Having co-written (with collaborator Roberto Orci) “MI: 3,” “Transformers,” and “Cowboys & Aliens,” Alex Kurtzman stands as Hollywood’s most in-demand writers and producers.  Although saving the world from aliens or power hungry terrorists are great for opening weekend, viewers and artists with a broader cinematic palette also need a more intimate form of expression. Mr. Kurtzman scales things down with his directorial debut “People Like Us,” an evocative drama inspired by his own family journey.

The story centers on Sam (Chris Pine) an egotistical salesman whose music producer father passes away, leaving his son a ton of unanswered questions.  While handling his father’s estate, he discovers that he has a half sister (Elizabeth Banks), a struggling single mother living in Los Angeles.  Pine previously worked with Kurtzman on “Star Trek,” as Kurtzman and Orci served as the film’s writers and executive producers.  Although “People Like Us” doesn’t hold the same technical challenges as “Star Trek,” Kurtzman had to ensure this intimate drama was believable, and that’s something that doesn’t happen overnight.

“We had two and a half week of rehearsals, which I felt strongly about,” says Kurtzman, who also produces ‘Fringe’ and ‘Hawaii Five-O’ with Orci.  “First of all, we had very little time to shoot the movie, so it wasn’t going to be about getting (on set) and going, ‘Hmm, what’s this scene about?’  It was going to be about knowing why the scenes were there, knowing what we needed to accomplish and then opening it up with the time we had to do it.  We (Orci and Jody Lambert are also co-writers) spent eight years writing this thing, and part of what came out of this experience was this real commitment to never being settled on it being done.  It was just constantly rewriting and seeing what was there.  Another part of that rewriting process was that two and a half weeks that we had.  For the actors, it was about allowing them to slip into their skins with total comfort.”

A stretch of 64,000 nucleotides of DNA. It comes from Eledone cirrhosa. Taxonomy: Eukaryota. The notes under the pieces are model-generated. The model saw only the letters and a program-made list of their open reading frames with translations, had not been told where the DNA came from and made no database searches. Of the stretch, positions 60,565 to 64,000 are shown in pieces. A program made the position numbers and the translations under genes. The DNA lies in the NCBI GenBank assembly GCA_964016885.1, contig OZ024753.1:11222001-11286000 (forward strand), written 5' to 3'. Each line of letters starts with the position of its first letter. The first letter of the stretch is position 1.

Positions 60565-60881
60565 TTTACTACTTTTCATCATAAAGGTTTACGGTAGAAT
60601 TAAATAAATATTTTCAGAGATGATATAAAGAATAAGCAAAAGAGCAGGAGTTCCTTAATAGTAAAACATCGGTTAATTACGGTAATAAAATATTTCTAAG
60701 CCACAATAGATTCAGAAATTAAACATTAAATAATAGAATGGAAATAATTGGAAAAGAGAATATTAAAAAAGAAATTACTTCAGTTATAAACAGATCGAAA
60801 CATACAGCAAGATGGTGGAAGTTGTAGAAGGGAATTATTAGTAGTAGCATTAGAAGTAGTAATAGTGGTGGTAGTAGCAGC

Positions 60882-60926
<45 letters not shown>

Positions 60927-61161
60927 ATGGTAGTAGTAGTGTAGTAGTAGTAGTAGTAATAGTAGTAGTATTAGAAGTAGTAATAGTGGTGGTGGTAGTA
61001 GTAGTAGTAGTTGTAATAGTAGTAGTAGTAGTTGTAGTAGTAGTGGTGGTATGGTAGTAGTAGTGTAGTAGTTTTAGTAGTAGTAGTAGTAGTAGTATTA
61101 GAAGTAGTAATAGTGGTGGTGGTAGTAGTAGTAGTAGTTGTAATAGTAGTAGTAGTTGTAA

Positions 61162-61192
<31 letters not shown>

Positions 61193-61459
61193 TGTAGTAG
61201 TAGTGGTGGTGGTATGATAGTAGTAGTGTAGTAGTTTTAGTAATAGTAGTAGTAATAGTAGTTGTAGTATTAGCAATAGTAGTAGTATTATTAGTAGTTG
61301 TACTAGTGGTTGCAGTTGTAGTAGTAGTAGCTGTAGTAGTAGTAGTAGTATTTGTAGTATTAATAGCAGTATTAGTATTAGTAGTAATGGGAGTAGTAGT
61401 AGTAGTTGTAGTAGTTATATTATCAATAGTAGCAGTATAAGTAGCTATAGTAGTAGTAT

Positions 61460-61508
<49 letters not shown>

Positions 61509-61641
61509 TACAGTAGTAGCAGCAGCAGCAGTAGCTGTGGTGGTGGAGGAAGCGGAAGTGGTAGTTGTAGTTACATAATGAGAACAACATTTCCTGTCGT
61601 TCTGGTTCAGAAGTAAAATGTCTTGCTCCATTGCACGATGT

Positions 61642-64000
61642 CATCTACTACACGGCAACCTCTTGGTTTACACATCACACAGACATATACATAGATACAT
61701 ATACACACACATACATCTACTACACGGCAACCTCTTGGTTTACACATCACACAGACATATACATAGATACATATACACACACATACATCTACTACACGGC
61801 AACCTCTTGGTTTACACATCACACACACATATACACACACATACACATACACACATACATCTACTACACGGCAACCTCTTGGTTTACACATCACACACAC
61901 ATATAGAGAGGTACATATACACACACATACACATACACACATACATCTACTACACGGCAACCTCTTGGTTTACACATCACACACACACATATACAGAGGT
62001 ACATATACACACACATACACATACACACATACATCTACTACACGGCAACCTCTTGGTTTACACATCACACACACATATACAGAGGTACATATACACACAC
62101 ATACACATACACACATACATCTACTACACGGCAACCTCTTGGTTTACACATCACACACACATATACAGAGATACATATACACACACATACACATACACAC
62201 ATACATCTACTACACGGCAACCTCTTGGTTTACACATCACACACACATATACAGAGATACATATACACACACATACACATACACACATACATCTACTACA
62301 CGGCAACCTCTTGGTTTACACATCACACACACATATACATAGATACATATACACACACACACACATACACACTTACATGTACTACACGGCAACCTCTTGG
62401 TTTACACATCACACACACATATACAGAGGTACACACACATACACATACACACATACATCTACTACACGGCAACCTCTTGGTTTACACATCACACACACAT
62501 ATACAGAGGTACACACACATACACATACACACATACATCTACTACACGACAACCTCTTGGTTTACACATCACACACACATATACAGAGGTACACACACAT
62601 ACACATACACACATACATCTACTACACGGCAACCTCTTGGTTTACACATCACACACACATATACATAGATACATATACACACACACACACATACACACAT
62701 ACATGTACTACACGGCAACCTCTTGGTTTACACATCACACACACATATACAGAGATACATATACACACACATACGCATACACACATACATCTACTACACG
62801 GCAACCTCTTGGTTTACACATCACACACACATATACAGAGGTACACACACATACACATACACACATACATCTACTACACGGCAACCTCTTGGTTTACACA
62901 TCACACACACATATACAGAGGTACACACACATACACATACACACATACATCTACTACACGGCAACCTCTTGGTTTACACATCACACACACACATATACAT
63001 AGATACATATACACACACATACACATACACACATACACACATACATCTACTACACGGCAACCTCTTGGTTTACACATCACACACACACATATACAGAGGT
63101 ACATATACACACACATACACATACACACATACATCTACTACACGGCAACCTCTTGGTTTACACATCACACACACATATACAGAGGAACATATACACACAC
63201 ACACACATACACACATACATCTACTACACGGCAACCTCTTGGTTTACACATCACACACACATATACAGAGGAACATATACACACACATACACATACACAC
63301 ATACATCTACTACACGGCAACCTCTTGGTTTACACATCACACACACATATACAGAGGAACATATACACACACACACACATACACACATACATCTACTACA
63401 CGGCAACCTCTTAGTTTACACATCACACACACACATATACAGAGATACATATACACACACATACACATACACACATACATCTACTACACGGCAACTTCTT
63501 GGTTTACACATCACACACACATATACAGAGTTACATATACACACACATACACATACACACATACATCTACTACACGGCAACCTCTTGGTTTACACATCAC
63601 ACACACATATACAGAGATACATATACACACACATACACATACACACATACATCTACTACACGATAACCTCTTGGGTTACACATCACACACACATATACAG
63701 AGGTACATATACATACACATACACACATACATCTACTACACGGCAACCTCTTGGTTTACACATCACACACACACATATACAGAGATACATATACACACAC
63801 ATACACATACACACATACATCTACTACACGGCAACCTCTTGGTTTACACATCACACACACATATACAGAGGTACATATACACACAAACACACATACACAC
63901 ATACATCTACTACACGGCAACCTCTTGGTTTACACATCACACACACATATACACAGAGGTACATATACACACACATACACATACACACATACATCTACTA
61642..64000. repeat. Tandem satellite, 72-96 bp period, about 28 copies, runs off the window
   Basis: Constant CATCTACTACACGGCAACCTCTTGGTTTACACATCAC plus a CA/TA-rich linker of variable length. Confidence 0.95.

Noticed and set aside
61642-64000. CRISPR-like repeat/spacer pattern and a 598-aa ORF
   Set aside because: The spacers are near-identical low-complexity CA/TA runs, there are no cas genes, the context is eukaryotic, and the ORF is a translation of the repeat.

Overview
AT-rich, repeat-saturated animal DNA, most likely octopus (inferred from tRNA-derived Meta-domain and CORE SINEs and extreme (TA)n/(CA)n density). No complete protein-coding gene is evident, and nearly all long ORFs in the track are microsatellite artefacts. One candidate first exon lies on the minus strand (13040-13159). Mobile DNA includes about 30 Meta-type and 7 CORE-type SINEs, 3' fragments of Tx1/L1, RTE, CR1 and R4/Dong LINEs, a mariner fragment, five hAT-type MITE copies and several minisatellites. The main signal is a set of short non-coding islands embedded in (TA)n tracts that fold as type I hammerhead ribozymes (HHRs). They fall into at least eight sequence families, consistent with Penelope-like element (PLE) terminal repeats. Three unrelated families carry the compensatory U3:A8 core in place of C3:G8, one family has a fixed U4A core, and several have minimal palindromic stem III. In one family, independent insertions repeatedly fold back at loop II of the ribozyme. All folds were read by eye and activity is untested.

“People Like Us” is blessed with a strong cast (including Olivia Wilde, as Sam’s long suffering girlfriend, and Michelle Pfeiffer, as Sam’s mother) and a first rate composer (Oscar winner A.R. Rahman).  I was also impressed with the film’s visuals, as cinematographer Salvatore Totino, whose credits include Jim Jarmusch’s “Night On Earth” and the topnotch thriller “Changing Lanes,” as he captures Los Angeles from the eyes of a person who understands the city’s innate beauty and heartache.

Listen to Mr. Kurtzman elaborate on his work with “People Like Us” cinematographer Salvatore Totino: 

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“People Like Us” is now playing in select theaters.

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posted by Greg Srisavasdi (Twitter:  @gsrisavasdi )